American Hospital Association president and CEO Rich Umbdenstock announces that he will retire at the end of 2015. AHA has engaged Korn Ferry, a national executive search firm, to find a replacement.

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November 25, 2014 Headlines 1 Comment

HIStalk Interviews Siva Subramanian, SVP Mobile Products, Zynx Health

November 24, 2014 Interviews No Comments

Siva Subramanian is SVP of mobile products for Zynx Health of Los Angeles, CA.

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Tell me about yourself and the company.

My background is in communications technology. I worked as head of product management for Nortel and Avaya, doing their healthcare vertical products, providing communications solutions to hospitals. That’s how I came across the challenges that hospitals faced in coordinating care. Communications was a big piece of this. They needed something more than just phones.

My wife, also the co-founder at CareInSync, was the head of quality improvement and also a hospitalist by training from UCSF and currently at the VA. Her area of research is care transition. That created a perfect storm for me to understand the challenges, understand the customer needs, as well as what the ideal solution could be like, which led to the founding of CareInSync.

 

Several companies are popping up to offer secure messaging and care coordination, sometimes both. How would you define the broad categories and positioning of competitors with ZynxCarebook?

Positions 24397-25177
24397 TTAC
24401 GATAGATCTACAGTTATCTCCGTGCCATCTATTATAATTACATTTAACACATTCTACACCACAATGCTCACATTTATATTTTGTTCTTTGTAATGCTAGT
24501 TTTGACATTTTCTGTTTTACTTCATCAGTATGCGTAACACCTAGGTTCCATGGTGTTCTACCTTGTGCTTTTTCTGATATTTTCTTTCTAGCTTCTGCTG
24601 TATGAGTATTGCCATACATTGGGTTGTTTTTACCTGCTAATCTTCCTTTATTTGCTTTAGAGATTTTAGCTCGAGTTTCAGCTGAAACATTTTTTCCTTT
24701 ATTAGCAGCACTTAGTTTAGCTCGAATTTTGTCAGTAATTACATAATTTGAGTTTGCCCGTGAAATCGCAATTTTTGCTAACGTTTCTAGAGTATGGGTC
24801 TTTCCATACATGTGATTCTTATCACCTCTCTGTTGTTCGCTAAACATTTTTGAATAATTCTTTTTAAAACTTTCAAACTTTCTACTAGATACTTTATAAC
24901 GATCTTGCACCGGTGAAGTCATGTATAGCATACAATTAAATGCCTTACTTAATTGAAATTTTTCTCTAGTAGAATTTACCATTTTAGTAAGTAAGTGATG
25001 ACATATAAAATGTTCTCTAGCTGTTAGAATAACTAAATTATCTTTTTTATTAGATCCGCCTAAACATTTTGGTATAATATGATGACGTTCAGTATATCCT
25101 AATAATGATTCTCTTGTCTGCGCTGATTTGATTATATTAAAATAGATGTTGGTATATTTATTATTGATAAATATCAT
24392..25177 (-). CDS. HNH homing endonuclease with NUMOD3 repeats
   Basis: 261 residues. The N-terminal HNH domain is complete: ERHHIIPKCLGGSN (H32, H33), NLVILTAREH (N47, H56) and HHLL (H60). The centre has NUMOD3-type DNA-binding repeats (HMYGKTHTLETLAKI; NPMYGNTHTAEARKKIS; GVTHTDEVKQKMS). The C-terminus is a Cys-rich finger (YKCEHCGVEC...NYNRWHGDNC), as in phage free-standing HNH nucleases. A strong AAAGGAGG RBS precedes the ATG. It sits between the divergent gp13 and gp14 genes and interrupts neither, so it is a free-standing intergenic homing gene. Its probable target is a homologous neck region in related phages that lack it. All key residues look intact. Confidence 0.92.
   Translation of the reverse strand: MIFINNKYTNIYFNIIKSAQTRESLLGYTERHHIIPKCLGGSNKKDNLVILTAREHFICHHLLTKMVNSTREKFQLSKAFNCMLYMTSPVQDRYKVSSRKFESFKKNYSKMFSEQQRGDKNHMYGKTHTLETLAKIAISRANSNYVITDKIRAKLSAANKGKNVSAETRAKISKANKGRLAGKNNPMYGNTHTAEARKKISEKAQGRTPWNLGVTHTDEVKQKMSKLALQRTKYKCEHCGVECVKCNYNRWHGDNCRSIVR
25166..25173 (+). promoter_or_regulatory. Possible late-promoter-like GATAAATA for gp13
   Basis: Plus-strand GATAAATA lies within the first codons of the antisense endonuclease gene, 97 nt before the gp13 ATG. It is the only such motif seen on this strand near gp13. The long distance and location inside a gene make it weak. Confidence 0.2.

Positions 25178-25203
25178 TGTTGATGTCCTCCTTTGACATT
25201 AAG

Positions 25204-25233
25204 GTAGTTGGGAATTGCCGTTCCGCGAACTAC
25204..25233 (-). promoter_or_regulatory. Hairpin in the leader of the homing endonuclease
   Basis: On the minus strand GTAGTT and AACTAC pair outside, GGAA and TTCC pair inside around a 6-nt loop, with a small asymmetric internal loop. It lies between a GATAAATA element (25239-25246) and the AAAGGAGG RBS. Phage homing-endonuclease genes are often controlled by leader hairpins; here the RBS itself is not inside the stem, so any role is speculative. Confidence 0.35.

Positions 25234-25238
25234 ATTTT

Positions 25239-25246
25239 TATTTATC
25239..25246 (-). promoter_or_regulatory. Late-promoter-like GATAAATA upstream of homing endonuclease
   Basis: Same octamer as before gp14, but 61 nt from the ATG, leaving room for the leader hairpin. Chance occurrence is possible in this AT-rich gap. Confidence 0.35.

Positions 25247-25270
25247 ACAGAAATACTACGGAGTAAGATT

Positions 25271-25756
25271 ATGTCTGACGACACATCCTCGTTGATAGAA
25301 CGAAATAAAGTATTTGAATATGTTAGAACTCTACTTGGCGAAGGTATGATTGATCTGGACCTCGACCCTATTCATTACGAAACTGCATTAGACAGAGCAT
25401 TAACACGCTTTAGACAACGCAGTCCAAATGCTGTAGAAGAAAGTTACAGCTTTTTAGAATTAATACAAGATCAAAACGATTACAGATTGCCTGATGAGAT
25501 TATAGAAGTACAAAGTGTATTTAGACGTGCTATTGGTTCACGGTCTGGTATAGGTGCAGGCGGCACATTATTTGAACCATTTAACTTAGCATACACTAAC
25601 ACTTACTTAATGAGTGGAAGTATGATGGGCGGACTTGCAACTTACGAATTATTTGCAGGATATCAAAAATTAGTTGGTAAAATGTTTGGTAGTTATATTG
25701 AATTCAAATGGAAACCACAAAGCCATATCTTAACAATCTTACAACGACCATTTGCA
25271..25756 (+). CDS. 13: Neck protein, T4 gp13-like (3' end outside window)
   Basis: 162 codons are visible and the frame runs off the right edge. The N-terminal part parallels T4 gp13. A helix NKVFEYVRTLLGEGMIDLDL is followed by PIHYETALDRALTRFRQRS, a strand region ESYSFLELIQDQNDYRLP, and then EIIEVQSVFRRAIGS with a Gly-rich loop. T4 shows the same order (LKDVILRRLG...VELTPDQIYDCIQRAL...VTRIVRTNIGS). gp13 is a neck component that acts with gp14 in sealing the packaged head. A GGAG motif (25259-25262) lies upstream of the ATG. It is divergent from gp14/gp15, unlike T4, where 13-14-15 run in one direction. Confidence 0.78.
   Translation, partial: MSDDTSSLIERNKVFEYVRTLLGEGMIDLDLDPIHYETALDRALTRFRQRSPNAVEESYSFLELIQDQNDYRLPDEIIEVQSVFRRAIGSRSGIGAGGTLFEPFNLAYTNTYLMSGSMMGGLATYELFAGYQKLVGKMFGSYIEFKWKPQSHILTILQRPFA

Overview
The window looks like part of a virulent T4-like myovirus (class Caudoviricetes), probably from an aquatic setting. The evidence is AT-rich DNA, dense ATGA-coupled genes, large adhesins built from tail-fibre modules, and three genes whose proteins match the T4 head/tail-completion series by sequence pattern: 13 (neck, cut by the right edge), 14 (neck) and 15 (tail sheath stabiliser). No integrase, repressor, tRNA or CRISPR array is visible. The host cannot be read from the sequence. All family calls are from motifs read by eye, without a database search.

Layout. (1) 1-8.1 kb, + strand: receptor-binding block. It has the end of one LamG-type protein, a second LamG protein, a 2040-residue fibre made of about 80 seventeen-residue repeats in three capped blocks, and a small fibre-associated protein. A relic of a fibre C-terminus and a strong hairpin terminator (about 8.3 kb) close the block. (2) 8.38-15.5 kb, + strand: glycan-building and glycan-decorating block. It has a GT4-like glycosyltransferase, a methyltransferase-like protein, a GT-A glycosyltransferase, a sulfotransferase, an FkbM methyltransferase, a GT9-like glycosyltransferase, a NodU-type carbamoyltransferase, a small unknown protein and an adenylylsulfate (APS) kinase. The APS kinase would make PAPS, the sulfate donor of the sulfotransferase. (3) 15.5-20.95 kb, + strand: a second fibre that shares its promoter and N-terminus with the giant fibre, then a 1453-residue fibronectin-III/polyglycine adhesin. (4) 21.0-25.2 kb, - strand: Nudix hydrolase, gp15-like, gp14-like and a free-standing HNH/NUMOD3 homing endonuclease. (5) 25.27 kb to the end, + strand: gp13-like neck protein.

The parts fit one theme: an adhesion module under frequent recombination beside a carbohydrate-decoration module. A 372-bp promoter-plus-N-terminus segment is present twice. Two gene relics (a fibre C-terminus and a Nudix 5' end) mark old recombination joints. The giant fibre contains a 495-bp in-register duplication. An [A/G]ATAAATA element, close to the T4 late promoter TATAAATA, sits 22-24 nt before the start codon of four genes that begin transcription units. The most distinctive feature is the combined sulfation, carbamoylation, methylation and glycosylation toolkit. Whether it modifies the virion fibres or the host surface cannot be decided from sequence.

If you can visualize, I draw a layered diagram. At the very bottom layer are basic communications. Whether they are phone or text messaging, whether it’s a secure text or not secure text, doesn’t matter. That’s basic communications that can connect one to many or one to one, most often one to one.

Above that, the next layer is the patient-centered team communications, which involves not just a formation of the team which is around each patient, but tracking of the work flows associated with each of those team members to keep the team structure integrity as the patient moves from one setting to another. That’s care team messaging and work flow that comes about.

Then on top of that, once we have a team that’s delivering care for a patient continuously connected to a solution such as ours, we can now direct evidence-based interventions based on where the patient is, where they’re going, what the roles of the people in the care team are, based on a set of content that’s been proven out, and work flows that have been proven to be efficient and effective. 

We need to have all three layers to deliver outcomes and improvement through healthcare organizations. If you’re doing just the bottom layer, which is what a majority of the basic secure messaging solutions do, then what you’re doing is trading off a phone for a text-based modality. That is an improvement, but it’s marginal at best.

 

When you talked about the interventions that are based on content and work flow, tell me what that means and how the acquisition by Hearst brings that together with the other elements that Hearst offers.

In my previous company, Nortel-Avaya, as a communications company, you could only do so much. You could replace modalities or perhaps make a more efficient connection. But that’s where you stopped.